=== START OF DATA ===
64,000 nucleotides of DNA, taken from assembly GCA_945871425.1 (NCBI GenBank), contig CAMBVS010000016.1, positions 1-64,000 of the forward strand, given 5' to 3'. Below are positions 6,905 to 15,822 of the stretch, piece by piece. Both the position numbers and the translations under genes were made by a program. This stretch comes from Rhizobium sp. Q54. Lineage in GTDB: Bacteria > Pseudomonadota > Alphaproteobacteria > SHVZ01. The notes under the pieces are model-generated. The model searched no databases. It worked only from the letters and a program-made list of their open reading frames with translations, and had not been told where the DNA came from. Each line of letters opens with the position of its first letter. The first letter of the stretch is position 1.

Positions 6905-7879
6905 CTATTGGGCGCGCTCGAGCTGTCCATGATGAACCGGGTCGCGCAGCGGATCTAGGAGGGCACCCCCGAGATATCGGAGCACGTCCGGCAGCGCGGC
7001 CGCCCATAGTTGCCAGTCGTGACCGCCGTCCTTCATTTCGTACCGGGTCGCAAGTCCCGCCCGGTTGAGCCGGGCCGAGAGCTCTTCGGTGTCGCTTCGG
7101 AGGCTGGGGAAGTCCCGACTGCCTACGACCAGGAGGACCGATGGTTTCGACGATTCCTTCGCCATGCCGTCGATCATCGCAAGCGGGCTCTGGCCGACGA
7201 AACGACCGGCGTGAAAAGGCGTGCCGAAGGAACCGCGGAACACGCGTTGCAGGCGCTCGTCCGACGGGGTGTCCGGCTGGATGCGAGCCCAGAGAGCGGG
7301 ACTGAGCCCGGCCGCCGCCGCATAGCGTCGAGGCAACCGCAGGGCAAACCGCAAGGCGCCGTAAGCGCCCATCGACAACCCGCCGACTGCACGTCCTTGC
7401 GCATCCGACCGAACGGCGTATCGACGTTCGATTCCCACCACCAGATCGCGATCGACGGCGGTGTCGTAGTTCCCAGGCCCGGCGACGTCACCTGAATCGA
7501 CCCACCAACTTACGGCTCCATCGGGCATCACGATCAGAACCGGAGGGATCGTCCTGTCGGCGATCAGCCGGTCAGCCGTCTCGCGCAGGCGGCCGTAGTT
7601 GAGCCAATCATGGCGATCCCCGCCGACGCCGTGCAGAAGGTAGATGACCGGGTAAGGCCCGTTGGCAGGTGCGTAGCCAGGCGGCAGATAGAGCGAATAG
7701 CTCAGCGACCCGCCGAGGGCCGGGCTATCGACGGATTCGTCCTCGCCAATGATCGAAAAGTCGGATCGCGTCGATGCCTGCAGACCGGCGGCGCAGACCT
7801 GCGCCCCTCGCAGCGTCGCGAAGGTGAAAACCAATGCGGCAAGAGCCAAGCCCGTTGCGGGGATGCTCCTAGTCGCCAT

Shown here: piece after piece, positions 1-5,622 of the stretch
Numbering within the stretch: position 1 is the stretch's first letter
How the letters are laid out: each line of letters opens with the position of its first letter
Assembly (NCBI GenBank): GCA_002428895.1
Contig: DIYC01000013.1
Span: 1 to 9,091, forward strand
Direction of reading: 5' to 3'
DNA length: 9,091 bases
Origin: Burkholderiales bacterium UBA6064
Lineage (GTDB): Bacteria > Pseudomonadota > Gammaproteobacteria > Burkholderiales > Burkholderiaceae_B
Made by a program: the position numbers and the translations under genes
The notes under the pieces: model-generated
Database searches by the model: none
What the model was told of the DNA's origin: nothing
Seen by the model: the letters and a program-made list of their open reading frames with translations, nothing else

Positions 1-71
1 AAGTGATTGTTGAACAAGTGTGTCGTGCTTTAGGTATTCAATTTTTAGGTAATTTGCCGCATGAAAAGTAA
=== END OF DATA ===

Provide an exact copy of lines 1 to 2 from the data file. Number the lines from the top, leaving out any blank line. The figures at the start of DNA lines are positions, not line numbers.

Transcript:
64,000 nucleotides of DNA, taken from assembly GCA_945871425.1 (NCBI GenBank), contig CAMBVS010000016.1, positions 1-64,000 of the forward strand, given 5' to 3'. Below are positions 6,905 to 15,822 of the stretch, piece by piece. Both the position numbers and the translations under genes were made by a program. This stretch comes from Rhizobium sp. Q54. Lineage in GTDB: Bacteria > Pseudomonadota > Alphaproteobacteria > SHVZ01. The notes under the pieces are model-generated. The model searched no databases. It worked only from the letters and a program-made list of their open reading frames with translations, and had not been told where the DNA came from. Each line of letters opens with the position of its first letter. The first letter of the stretch is position 1.

Positions 6905-7879